Follow
Share

I could really use some help dealing with two toxic family members... my aunt and my uncle.

Because of the way my aunt and uncle treated both my grandfather and my late grandmother over the past 4 years (The more ill and help they needed, the further they moved away and almost stopped coming to see them all together. They even went so far as to get themselves put into a position of POA so that they could put my grandparents forcefully into a home) there have been several changes made to my grandfathers will, trust and POA paperwork essentially giving my mother and I the power we need to take care of them and essentially giving both my mother and I all of their assets including their home upon their death for all the help we have given them these past 4 years (and until my grandfather passes which is going to be many more years to come).

My grandmother was not even buried for a hour and the questions started... they wanted to start rummaging through the house for things they wanted. But both my grandfather and mother said no... it will be done when we are ready. And that was the end of that.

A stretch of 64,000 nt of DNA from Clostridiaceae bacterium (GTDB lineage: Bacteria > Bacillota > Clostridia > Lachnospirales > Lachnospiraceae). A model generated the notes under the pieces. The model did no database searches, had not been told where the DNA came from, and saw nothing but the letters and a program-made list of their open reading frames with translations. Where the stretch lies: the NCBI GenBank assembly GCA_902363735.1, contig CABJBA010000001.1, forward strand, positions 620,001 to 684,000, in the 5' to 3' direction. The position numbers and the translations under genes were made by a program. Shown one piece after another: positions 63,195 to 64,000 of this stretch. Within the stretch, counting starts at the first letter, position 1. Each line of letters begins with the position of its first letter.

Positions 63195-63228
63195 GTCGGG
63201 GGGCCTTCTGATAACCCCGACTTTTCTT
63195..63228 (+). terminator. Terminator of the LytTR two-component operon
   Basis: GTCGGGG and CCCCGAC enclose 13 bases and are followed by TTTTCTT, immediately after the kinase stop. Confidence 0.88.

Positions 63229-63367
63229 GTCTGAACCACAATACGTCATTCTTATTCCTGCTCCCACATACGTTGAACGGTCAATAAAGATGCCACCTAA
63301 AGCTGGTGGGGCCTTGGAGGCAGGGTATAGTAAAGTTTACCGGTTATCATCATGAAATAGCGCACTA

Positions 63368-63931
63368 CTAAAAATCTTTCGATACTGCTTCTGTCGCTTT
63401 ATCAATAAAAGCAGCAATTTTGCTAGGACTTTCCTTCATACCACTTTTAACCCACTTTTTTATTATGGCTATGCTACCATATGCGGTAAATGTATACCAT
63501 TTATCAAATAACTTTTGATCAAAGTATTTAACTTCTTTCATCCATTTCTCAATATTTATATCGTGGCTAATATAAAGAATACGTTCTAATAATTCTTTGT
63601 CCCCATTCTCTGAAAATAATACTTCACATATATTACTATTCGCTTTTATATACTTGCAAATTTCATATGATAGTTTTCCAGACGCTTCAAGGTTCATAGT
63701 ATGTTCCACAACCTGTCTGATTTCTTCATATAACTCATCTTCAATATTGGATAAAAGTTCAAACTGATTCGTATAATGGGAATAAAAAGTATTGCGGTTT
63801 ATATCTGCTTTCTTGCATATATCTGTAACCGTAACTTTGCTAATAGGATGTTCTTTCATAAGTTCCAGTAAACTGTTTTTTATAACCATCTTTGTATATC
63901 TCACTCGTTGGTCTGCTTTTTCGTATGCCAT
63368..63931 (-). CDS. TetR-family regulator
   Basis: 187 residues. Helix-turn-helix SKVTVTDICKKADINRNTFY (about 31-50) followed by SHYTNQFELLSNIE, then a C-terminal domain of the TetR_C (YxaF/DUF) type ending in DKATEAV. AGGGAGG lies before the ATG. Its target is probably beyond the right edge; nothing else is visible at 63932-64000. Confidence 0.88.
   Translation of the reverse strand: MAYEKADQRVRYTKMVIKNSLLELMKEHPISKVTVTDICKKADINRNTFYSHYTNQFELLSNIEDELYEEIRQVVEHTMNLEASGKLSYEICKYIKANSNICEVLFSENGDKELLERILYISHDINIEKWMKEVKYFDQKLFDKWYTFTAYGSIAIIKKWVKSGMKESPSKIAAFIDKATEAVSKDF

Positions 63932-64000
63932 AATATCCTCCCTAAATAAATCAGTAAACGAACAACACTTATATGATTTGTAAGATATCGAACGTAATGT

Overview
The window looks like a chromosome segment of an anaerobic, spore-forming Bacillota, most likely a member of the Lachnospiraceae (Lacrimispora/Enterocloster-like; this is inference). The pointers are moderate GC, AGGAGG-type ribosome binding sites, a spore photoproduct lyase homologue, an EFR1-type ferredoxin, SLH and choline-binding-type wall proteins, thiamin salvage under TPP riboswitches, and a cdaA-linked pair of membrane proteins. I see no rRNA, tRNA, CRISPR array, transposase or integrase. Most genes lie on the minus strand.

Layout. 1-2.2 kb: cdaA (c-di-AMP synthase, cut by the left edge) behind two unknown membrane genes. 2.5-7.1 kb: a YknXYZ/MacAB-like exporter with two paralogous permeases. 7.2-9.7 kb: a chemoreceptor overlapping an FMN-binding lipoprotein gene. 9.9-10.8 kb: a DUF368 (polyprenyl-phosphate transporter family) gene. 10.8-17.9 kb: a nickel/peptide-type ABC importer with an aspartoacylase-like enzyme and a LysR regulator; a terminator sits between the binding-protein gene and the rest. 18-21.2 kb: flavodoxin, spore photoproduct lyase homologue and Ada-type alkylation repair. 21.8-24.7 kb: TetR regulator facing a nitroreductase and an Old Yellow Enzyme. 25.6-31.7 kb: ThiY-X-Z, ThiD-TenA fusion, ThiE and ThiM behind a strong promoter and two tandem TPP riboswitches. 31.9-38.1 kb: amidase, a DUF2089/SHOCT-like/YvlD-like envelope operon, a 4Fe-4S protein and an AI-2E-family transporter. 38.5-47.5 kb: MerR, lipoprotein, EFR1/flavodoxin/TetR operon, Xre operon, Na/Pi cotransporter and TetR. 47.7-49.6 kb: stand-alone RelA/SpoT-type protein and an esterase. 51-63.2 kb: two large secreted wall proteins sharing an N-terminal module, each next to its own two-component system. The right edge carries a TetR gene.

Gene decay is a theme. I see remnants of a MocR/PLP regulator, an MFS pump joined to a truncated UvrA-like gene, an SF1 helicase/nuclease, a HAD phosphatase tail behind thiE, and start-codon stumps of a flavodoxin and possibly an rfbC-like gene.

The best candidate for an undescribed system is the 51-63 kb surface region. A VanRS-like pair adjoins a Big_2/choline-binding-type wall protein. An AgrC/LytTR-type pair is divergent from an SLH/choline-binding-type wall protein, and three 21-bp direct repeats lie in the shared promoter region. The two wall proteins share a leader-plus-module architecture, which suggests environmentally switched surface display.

Or we thought.

Now my aunt is sending out emails to family saying how my mother tricked them into making the changes or made the changes herself. They have even gone so far as to wait for my grandfather to leave for breakfast, show up to the house and demand access to the house to get things. When my mother refused saying that my grandfather should be there as well, my uncle literally went face to face with my mother, called her every dirty name under the sun and was quite close to hitting her. If I had not walked in, picked up the phone and told him to leave or I will dial 911 I am not quite sure what would have happened ( was not too polite either, but nobody messes with my family).